For even as he loves the arrow that flies, so He loves also the bow that is stable. Kahlil Gibran

I suffer whenever I see that common sight of a parent or senior imposing his opinion and way of thinking and being on a young soul to which they are totally unfit. Cannot we let people be themselves, and enjoy life in their own way? You are trying to make . . . another you. One’s enough” Ralph Waldo Emerson

So our question today is really not just about too many moms, but too many overbearing moms and dads  and way too many sperm.

New reproductive technologies already fuel the confusion of children “who may have many Moms” not just because they’ve been multiply nurtured, parented, step-parented etc., but because one mom “donates an egg, another carries the embryo and a third mom raises the resulting child.” Interesting. I prefer to reserve the term Mom (or Dad) for the one who changes the diapers, dispenses the formula, hosts the sleepovers, and foots the bill for school and college. But there will surely be sticky issues to sort through. Let’s hope it doesn’t really come to lawsuits over mom’s bad egg shells.

And speaking of time travel, how about post-mortem sperm retrieval? Sperm and DNA are little time travelers already, of course, carrying their little packets of vital info down the ages. Advance consent is the big issue here, but how does an unborn child consent to be “fathered” by an anonymous donor who can never be met?

I remember a particular initiative to bank the sperm of nobelists. If that ever caught on there really would be a question about the ethical propriety of “cloning Abraham Lincoln” et al. “My Baby is a genius” is a clever song by Jessica Harper I know too well, because my first little genius used to wear it out. But it may not be such a great social engineering proposal.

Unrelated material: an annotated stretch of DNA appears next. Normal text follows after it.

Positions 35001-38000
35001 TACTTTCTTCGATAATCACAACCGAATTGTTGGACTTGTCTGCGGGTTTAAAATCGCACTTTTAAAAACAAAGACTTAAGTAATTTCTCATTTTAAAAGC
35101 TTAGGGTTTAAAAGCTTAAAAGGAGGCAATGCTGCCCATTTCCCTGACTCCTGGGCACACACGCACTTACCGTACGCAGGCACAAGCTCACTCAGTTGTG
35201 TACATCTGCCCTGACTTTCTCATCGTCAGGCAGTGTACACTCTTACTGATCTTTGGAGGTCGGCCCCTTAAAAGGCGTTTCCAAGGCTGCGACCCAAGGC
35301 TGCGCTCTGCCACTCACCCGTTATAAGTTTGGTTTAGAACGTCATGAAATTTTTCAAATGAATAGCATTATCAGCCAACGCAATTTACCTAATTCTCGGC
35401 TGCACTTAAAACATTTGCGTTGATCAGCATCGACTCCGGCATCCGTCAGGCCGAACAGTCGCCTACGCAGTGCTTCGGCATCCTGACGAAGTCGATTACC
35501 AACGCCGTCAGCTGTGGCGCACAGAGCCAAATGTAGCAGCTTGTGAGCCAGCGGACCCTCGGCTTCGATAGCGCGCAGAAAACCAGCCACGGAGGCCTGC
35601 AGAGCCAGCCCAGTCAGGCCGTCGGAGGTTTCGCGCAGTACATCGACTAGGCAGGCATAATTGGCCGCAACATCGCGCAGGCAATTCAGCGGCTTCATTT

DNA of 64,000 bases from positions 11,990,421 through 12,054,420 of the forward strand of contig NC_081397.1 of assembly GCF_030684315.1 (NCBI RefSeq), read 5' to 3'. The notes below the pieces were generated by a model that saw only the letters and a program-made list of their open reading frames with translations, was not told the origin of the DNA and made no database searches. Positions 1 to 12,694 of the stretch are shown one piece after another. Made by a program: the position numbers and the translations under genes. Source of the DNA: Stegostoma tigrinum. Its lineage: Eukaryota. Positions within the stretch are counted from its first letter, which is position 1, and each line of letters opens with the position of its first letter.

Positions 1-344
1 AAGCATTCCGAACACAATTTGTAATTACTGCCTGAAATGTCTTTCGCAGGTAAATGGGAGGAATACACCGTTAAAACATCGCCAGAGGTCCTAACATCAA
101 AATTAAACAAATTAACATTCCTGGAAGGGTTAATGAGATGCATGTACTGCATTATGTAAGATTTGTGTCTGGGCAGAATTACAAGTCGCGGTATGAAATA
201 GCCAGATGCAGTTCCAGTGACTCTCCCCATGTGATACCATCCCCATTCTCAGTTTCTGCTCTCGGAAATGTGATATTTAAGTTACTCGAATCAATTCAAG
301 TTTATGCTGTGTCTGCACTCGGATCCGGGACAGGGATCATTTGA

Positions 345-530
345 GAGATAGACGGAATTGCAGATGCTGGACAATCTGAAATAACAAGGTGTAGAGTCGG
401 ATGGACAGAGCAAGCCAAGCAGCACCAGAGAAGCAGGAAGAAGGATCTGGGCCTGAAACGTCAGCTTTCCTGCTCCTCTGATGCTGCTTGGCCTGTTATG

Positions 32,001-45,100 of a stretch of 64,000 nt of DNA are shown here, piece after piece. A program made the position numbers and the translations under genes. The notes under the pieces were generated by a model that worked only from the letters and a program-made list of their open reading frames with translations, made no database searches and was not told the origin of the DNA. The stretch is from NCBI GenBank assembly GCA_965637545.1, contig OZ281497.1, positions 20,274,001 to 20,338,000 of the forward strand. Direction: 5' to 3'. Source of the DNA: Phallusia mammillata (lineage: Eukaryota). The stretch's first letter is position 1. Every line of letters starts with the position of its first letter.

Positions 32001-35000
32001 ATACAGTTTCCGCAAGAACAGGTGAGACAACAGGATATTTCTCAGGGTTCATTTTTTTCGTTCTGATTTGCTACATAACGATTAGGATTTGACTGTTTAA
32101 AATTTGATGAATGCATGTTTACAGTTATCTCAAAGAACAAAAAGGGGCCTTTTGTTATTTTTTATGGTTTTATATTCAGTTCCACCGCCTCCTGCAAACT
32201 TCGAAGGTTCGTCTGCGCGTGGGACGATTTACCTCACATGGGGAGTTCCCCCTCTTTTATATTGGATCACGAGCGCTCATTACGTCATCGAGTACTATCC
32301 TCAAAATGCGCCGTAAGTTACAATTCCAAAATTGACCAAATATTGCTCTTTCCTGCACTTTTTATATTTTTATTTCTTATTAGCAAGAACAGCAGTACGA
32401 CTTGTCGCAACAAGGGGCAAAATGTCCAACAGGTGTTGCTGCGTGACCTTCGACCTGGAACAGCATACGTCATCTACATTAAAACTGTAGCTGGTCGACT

How much is your dead body worth, indeed?

Radiolab‘s taking a timely look at related seminal issues. Near the end they explain why males may eventually be no more necessary for human reproduction than for that of the whip-tail lizard. This is definitely not the future I hope our intelligence creates, nor would serial philanderer Bertie Russell.

If you weren’t already a fan of this cleverly produced program you will be, after this. You’ll never look at ducks the same way again, either.

Another sort of baby banking has surfaced in Germany. “Operation Foundling” established a depository for the anonymous abandonment by teen parents of their unwanted infants. Not the best solution to a terrible problem, but better than the unthinkable dumpster disposal (etc.) we hear of periodically in this country.

Fertility tourism [bbc] bothers Glenn McGee mostly for the way it’s elicited the regulatory zeal of “practitioners of the least regulated field in all of American medicine,” IVF practitioners. He wishes they’d aim their zeal closer to home.

And what ever happened to Baby Louise, the pioneering test tube baby? (It was a Petri dish, actually.) She became a Mom, of course… the old-fashioned way. That’s one method you can bank on. Adoption’s another.


Postscript. Back from my morning walk. I didn’t know this was coming, but my subconscious did: